In this workshop, we want to analyze and understand the impact of the new paradigm on the different phases of the life cycle of adaptive software and explore interesting solutions, frameworks and algorithms to address the new challenges. This includes the formal specification of requirements of adaptivity, design and architectural patterns to help develop adaptive systems exhibiting real-time performance, formal verification of such systems against the requirements, test generation and execution, runtime verification and debugging support which must now take into account the evolving nature of the system and environment since otherwise, one would be testing or debugging an obsolete system.

There have been attempts to address these questions in the literature, albeit in simpler systems that were not autonomous. The adaptivity requirements have been specified as transition invariants, formal languages temporal logics) to specify the
structural and behavioural change in the programs. Reference architectures have been suggested to design and implement adaptive systems: MAPE-K, Adaptive Enterprise, PELEA, SOA-PE are some examples. A huge body of literature for planning and replanning in problem solving domains provides algorithms for adaptivity in systems, through formal specification of domains and problems (e.g. using standardized languages like PDDL) and a host of search techniques and tools. However, there is a distinct void in the space of requirement specification, formal verification, run time verification and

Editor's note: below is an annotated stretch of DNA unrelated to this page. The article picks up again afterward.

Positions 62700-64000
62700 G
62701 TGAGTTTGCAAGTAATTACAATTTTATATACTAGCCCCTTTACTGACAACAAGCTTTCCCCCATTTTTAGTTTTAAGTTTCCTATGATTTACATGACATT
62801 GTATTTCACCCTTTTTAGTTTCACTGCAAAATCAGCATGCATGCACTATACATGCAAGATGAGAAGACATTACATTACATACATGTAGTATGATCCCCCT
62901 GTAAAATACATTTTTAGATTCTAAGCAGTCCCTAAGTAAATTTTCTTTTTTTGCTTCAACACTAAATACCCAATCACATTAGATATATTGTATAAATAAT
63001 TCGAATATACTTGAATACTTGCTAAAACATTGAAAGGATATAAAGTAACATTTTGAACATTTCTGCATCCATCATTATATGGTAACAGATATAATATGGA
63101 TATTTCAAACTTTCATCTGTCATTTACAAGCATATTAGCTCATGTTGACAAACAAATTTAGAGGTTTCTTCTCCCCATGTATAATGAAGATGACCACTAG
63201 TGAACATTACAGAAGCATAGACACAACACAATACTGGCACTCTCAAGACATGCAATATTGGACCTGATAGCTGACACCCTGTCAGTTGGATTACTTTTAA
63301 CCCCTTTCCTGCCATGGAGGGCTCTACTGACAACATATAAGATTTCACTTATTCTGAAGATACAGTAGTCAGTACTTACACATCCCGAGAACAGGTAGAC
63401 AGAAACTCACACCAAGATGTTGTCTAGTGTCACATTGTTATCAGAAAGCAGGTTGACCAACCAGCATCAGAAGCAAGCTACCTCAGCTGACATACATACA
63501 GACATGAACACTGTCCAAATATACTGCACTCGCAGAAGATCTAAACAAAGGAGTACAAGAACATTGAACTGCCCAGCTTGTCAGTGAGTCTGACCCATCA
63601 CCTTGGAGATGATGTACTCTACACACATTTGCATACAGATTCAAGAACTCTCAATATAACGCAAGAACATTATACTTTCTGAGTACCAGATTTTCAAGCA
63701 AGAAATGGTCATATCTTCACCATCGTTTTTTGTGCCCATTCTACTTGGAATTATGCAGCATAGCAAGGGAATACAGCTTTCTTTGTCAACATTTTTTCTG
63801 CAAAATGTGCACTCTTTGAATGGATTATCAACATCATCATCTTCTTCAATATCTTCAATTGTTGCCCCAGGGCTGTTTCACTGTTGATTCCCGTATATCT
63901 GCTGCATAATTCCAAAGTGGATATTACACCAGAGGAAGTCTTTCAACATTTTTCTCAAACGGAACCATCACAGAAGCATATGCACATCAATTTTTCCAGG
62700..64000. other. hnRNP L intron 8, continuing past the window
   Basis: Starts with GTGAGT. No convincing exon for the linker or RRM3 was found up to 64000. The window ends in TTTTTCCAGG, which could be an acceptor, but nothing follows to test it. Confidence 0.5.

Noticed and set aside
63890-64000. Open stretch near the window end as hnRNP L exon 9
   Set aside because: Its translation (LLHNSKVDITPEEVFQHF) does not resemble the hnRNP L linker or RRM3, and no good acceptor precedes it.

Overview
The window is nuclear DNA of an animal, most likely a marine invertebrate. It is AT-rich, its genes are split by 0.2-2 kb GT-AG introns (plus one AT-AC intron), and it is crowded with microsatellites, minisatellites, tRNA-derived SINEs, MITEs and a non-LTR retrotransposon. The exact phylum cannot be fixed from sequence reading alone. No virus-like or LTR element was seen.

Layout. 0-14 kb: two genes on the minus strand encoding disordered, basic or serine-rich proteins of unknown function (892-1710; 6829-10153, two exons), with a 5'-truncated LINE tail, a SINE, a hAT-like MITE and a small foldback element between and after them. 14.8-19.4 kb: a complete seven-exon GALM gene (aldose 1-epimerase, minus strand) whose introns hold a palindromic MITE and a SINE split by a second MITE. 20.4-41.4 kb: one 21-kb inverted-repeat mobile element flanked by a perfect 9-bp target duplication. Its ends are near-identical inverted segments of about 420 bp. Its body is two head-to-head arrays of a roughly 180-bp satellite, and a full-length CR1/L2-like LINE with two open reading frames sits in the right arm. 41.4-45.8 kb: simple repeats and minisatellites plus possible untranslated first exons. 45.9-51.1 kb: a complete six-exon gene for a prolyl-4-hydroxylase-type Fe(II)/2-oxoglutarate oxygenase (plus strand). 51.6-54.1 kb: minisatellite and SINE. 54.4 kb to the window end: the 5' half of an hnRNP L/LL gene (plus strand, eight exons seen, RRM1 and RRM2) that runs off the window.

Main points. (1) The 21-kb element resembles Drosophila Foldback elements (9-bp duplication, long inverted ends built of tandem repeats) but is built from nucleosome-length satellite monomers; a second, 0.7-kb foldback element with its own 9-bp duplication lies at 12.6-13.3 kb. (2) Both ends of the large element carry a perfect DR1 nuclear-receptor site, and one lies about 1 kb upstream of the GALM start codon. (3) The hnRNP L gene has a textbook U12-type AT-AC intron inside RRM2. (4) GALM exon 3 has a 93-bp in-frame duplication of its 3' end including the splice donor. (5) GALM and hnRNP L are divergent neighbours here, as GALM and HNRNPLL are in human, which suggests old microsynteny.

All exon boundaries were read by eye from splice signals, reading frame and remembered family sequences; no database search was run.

debugging of the adaptive autonomous systems.

The purpose of this workshop is to enumerate these issues, survey the recent works and propose possible solutions. Another important purpose is to consolidate a local community including academicians and industrial practitioners for symbiotic research interaction in the field of adaptive systems and intelligent software. It will comprise of invited papers as well as a few invited talks in the area.

Call for paper
--------------
We invite technical papers describing original and unpublished results of conceptual,
empirical, and experimental work in the area of intelligent, adaptive systems. The workshop will provide a platform for researchers and practitioners to meet and share cutting-edge advancements in the field. Submissions are invited in all aspects of building adaptive systems including but not limited to, the following:

. Requirements specification
. Software Architecture
. Multi-agent systems
. AI planning techniques
. Dynamic planning
. Execution monitoring and control systems
. Process specification and management
. Leveraging analytics for autonomous systems
. Verification and testing

However, the focus of the workshop being intelligent, adaptive systems, the papers
must address problems that are relevant to the aspect of adaptivity in these systems
and not address problems for general systems.

There are two tracks in the workshop: (1) the regular paper track will require details
of novel problems and/or novel solution approaches in the scope of the workshop, (2) the
work-in-progress track will include on-going work or innovative ideas in order to
encourage the presenters with early feedback and giving opportunity for collaborations.

It is likely that, as in previous years, the proceedings of DIAS 2017 workshop will be published in CEUR.

A formal proposal to CEUR will be made after the program is finalized..

Working notes of the workshops (including papers to be eventually published in the joint workshop volume) will be printed locally for distribution on the workshop day.